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Macedonia fires tear gas at migrants on Greek border

Macedonian police have again fired tear gas and stun grenades at a group of refugees and migrants trying to cross the closed border at Idomeni, where 11,000 people remain stranded.

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Clashes in Idomeni

Former Yugoslav Republic of Macedonia (FYROM) border police fired tear gas and stun grenades on Wednesday at several dozen frustrated refugees and migrants protesting the closure of the border in northern Greece, in the latest saga along the migrant trail to Europe.

Protestors demanded Macedonian police open the border, while some attempted to break through the razor wire, triggering the Macedonian response. Greek police then intervened to break up the crowd.

No injuries were reported in the clashes, the second this week after Macedonian police on Sunday used tear gas, stun grenades, rubber bullets and water cannons to push back several hundreds of migrants who tried to break through the border fence. Those clashes left some 250 injured.

Macedonia has accused Greece of failing to prevent camp residents from trying to cross the border, while Greece has accused its northern neighbor of using excessive force.

The clashes on Sunday were triggered after flyers were distributed in Arabic that said the border was open. Previous distribution of flyers and subsequent border incidents have been attributed to activists.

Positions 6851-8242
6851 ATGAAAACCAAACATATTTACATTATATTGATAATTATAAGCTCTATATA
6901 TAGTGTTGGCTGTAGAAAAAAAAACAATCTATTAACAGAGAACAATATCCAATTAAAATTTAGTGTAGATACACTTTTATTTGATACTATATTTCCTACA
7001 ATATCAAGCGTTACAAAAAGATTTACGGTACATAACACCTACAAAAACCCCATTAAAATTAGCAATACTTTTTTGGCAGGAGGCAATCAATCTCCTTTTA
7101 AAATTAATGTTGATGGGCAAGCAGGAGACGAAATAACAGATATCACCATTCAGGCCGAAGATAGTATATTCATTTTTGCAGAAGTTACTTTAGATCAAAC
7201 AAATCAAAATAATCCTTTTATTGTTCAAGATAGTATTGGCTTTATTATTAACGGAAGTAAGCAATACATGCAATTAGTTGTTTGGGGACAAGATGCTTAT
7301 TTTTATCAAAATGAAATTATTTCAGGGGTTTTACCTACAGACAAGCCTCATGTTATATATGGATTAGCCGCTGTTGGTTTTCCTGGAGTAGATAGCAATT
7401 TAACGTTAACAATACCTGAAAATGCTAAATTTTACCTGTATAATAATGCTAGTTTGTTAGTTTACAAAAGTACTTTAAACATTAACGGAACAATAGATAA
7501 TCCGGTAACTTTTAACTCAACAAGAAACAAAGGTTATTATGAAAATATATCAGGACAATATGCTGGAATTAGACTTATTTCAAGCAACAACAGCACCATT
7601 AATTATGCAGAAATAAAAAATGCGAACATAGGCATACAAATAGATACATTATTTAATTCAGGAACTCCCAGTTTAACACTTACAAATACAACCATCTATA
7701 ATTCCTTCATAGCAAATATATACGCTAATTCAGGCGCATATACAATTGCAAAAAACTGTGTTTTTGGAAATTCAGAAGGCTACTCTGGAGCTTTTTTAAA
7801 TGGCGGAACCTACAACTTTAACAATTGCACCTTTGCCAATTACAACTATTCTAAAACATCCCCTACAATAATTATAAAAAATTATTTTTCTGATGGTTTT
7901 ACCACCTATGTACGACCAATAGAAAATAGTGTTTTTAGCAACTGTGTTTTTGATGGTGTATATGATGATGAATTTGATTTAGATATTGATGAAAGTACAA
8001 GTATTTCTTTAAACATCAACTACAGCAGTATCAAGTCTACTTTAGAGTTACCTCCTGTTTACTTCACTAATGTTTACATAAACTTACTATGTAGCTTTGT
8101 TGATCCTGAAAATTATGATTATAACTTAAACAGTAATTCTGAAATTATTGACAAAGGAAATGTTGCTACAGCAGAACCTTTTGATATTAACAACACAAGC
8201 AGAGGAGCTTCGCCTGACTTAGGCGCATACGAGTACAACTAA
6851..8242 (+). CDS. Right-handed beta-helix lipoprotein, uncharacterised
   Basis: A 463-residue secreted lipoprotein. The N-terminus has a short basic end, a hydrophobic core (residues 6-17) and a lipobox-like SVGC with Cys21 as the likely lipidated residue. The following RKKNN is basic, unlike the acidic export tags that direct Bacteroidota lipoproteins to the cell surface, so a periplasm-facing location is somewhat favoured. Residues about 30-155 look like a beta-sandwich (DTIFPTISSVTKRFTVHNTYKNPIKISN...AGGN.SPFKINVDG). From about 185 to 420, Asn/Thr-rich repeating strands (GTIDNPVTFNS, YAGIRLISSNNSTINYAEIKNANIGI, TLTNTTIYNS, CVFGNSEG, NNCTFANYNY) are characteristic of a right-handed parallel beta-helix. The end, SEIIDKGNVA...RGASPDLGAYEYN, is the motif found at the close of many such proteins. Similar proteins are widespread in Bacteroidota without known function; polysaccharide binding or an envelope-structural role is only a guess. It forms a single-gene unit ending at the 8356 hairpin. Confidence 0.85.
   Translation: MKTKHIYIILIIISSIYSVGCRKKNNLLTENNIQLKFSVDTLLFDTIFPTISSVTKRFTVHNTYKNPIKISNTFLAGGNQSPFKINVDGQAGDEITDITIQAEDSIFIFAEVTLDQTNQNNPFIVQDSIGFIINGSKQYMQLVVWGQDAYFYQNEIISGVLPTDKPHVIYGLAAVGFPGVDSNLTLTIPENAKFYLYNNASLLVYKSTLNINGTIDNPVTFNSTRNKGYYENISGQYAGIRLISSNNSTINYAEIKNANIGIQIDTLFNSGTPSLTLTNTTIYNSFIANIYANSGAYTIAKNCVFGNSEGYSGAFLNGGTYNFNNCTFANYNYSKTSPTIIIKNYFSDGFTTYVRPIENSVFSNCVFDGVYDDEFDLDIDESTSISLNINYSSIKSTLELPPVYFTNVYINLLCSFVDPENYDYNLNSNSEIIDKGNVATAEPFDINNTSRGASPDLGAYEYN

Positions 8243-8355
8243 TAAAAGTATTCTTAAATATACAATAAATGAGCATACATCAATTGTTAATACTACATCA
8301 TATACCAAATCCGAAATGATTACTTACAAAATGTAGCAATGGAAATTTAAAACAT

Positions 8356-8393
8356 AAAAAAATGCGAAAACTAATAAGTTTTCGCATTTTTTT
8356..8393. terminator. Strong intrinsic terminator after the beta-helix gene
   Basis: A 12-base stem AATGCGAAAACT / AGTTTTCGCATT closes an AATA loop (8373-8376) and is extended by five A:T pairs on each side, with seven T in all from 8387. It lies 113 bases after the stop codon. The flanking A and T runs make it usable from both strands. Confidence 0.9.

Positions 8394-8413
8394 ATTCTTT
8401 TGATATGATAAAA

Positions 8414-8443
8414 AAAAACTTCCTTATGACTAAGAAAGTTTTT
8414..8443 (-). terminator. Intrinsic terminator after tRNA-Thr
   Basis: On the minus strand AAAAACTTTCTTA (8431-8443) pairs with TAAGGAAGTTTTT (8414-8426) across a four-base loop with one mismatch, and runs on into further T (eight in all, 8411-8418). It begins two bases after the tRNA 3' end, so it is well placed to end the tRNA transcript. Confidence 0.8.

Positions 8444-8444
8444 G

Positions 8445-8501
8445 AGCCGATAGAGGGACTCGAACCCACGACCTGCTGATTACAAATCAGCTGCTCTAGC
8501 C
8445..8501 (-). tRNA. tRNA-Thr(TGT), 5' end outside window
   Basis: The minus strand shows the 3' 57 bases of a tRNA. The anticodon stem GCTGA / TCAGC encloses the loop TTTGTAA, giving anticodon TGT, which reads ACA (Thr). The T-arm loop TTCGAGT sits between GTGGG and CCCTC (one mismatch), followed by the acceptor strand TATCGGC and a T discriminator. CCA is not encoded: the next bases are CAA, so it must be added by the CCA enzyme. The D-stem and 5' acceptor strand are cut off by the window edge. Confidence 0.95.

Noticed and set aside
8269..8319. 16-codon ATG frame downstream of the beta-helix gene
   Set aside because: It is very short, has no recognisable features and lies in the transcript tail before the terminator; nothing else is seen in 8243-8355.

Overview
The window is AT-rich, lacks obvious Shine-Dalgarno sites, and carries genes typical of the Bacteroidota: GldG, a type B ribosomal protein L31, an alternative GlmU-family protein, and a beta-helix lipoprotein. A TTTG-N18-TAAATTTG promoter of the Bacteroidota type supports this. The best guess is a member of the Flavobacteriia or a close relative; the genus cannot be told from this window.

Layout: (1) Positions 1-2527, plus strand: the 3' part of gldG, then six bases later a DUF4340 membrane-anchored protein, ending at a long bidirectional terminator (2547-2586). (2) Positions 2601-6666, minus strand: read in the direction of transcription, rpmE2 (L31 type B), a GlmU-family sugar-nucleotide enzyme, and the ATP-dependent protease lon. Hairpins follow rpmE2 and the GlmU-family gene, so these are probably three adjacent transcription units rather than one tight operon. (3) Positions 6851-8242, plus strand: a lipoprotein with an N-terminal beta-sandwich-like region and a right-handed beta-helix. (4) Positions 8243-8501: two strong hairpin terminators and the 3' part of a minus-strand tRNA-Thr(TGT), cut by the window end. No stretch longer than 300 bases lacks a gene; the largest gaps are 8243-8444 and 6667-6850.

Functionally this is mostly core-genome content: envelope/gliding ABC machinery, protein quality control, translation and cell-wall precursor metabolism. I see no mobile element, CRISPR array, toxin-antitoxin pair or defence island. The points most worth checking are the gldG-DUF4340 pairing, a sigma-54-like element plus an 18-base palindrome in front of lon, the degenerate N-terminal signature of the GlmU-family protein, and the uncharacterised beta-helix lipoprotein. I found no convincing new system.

On Monday, Greek Prime Minister Alexis Tsipras blamed foreign activists for "inciting" migrants to storm the fence.

About 11,000 migrants and refugees fleeing war and poverty in the Middle East and Asia have been marooned at the makeshift camp at the Idomeni border since the Balkan route was closed early last month.

The border closure has helped stem the flow of refugees reaching northern European countries, but the bottleneck is taking a toll on Greece, where more than 50,000 migrants and refugees remain stuck after arriving from Turkey.

The Greek government is encouraging those at Idomeni to move to reception centers, but many of the migrants are holding out in hopes of making the land crossing to northern Europe. On Monday and Tuesday, about 700 migrants agreed to be transported in buses to a reception center in northern Greece.

In order to overcome the refugee crisis, the European Union is banking on a refugee deal with Turkey. Under that agreement, the EU agrees to accept one Syrian refugee in exchange for every Syrian refugee resettled in Turkey.

cw/kl (AFP, AP, dpa, Reuters)

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